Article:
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Top 5 Fruit for the Urban Garden

By Edited Jun 7, 2015 0 0

Gardening has been growing in popularity in recent years, due in part to a desire to save money. Perhaps more important than saving money, more are growing their own produce to know exactly where their food comes from. Many reasons for growing a garden exist. Whatever the reasons, fruit is a good addition to the urban garden. Along with vegetables, fruit can easily be incorporated into the urban garden for more money savings! Top five fruit for the urban garden:

1) Strawberries. Strawberries are easy to grow and require very little space. The amount of space devoted to growing strawberries depends upon how much produce one wants to harvest. Strawberries are low-growing plants which typically send out runners, which result in other strawberry plants. Strawberry plants are perennials, meaning they come back year after year to produce a bountiful harvest, considering the amount of space they use.

2) Raspberries. Raspberries require more space and maintenance than strawberries and grow much taller. Raspberry canes produce runners like strawberry plants, resulting in more plants. A stand of raspberry plants can be quite vigorous and productive. Eight raspberry canes should produce enough raspberries for the average family, with more left over to freeze for winter use.

3) Blueberries. Depending upon the environmental conditions of the urban garden, blueberry bushes can be an excellent choice. Blueberry plants have even been hybridized so that blueberry-like fruit can be grown in just about any type of soil. True blueberry plants require an acid soil and a cultivar (a different type of blueberry bush) in order to achieve maximum production. Blueberry bushes can thrive for more than twenty years and produce more than twenty pounds of blueberries per bush per season. (Find out how to plant a blueberry bush.)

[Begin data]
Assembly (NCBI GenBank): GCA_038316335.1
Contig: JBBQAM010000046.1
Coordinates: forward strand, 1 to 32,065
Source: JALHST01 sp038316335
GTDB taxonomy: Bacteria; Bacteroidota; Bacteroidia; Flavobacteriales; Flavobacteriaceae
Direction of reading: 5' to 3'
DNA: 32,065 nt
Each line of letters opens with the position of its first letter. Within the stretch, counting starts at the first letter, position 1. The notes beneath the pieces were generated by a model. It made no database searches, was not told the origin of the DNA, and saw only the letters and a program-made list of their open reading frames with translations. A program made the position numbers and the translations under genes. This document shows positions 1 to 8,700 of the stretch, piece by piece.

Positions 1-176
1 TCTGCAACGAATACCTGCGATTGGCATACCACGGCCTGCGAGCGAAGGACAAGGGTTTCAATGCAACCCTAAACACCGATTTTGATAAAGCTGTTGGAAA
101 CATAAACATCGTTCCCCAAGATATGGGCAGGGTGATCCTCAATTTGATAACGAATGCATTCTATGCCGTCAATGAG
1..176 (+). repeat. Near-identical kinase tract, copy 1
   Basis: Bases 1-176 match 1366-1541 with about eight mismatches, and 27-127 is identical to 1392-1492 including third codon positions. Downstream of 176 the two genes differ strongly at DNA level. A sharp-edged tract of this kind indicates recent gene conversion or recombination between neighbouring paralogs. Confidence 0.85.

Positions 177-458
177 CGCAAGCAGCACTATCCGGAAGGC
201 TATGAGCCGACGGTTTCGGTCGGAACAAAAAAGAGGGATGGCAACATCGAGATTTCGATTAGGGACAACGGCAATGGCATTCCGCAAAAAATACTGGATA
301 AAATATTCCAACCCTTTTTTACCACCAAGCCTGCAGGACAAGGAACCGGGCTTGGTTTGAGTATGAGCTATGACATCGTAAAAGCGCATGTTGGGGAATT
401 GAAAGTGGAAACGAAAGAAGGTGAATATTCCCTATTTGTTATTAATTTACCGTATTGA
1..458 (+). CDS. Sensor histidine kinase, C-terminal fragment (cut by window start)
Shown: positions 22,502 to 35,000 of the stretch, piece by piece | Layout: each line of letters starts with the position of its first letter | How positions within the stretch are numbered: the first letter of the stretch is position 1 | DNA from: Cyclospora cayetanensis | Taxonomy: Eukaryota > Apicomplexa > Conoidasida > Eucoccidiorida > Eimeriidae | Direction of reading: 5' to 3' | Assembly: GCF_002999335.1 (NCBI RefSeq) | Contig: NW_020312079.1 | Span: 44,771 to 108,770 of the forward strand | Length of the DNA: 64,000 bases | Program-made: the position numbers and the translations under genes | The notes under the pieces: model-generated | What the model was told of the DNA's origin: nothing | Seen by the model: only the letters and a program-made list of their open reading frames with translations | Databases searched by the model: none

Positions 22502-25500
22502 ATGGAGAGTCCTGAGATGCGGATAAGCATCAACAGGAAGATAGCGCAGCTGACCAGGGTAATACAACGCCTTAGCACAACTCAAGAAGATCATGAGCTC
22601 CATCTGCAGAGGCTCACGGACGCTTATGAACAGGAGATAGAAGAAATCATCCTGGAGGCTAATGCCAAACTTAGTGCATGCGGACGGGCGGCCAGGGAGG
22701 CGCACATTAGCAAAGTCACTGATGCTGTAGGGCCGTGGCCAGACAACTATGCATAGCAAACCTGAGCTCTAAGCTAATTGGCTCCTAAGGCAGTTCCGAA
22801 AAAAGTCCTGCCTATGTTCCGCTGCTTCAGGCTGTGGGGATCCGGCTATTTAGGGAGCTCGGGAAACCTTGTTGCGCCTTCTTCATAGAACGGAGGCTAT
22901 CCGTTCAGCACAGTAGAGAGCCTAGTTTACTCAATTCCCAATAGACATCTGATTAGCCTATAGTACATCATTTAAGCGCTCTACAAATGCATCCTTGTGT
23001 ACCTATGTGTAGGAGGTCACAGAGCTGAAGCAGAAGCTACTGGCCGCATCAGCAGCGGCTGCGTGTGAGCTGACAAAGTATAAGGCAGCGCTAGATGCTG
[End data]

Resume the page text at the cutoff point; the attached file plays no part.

4) Fruit tree(s). Depending upon space available and geographic location of the urban garden, different types of fruit trees can be easily incorporated into the urban garden design. In Northern climates, apple and pear trees are a good choice. While most pear tree varieties do not require a cultivar, apple trees typically produce a much larger harvest with the use of a cultivar nearby. In Southern climates, lemon and orange trees are an excellent choice for the urban garden. Typically lemon and orange trees do not require a cultivar to grow.

5) Grape vines. If space allows, grape vines are a superb choice for the urban garden. Grapes can be eaten from the vine or made into juice or wine. Drinking wine from home grown grapes is a wonderful experience many wish they could have! Grape vines require trellises and yearly pruning. Having a mini-vinyard of grapes in the yard can produce enough juice for the typical family to enjoy throughout the year.

Many other types of relatively-easy to grow fruit trees and bushes exist. As most fruits are perennials, they require more care than their annual vegetable counterparts. The work required to care for fruit from the urban garden is well worth it when fruit is harvested and eaten!



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